Europe is facing “biodiversity oblivion” on its farmland

This article in the Guardian (one of many published back in March) is well worth a read. Despite the mono-culture farming that is happening on the land, Graveney and Nagden Marsh is nevertheless home to skylarks, lapwings, brent geese, marsh harriers and many others. We cannot let these creatures be forced out of their home by the proposed industrialisation of this coastal countryside.

800px-skylark_22c_lake_district2c_england_-_june_2009
A skylark with insects in its beak, in the Lake District, England. Photo by DAVID ILIFF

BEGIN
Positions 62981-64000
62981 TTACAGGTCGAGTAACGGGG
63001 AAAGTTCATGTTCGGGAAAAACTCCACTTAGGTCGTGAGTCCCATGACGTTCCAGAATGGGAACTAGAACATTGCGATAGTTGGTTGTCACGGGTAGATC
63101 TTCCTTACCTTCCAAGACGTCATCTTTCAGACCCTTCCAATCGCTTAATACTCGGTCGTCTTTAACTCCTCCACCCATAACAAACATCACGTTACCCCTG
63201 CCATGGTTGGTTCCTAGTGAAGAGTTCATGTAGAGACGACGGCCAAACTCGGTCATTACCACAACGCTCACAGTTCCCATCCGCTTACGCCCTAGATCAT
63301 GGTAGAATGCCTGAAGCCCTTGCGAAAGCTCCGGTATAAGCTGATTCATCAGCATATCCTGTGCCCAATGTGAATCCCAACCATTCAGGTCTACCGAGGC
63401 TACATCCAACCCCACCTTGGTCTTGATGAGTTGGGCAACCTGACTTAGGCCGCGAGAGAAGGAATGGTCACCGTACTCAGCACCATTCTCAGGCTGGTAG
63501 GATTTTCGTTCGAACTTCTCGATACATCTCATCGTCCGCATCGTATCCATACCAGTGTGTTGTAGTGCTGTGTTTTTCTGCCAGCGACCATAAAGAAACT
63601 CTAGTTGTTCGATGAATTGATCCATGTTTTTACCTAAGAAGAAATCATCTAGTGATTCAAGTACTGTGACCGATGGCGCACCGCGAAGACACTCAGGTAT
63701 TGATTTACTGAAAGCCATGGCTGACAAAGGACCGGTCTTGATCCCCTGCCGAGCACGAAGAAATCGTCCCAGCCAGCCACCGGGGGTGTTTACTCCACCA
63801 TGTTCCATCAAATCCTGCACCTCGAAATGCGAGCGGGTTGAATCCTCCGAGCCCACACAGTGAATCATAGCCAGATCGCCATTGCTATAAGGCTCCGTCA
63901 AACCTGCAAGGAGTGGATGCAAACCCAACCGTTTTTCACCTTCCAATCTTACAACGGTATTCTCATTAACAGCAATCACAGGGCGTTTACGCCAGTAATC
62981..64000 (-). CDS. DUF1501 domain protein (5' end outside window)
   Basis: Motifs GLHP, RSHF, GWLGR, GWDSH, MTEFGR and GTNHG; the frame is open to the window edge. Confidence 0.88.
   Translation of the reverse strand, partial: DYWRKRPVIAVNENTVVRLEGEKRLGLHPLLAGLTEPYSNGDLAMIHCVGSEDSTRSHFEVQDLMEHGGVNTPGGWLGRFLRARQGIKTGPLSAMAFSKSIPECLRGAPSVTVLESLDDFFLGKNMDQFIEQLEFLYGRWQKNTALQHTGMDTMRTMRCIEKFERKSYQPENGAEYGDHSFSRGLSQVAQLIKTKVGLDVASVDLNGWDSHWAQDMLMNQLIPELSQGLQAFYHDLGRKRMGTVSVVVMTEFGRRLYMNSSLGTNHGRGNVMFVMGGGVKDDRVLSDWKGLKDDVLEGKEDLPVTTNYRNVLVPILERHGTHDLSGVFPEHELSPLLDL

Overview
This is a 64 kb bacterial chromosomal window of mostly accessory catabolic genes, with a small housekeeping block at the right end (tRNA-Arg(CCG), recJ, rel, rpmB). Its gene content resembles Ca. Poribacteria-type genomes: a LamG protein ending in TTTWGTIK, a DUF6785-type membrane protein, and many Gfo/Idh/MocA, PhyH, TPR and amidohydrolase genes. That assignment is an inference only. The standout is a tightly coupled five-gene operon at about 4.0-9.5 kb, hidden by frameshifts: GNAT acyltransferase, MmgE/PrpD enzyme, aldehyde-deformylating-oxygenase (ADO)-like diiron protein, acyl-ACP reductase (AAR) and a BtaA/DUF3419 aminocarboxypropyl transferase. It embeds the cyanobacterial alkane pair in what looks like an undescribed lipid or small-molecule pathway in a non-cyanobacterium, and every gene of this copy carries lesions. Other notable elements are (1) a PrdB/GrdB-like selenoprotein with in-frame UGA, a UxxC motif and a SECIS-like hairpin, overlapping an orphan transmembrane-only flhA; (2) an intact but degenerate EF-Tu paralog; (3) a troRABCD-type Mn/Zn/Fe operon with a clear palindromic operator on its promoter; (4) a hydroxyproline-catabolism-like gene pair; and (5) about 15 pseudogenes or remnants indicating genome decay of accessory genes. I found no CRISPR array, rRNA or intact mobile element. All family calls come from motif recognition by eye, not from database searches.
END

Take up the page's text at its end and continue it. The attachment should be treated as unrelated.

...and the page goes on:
“We’ve lost a quarter of skylarks in 15 years. It’s huge, it’s really, really huge. If this was the human population, it would be a major thing,” said Dr Benoit Fontaine of France’s National Museum of Natural History and co-author of one of the new studies, a national survey of France’s common birds. “We are turning our farmland into a desert. We are losing everything and we need that nature, that biodiversity – the agriculture needs pollinators and the soil fauna. Without that, ultimately, we will die.”

via Europe faces ‘biodiversity oblivion’ after collapse in French birds, experts warn | Environment | The Guardian

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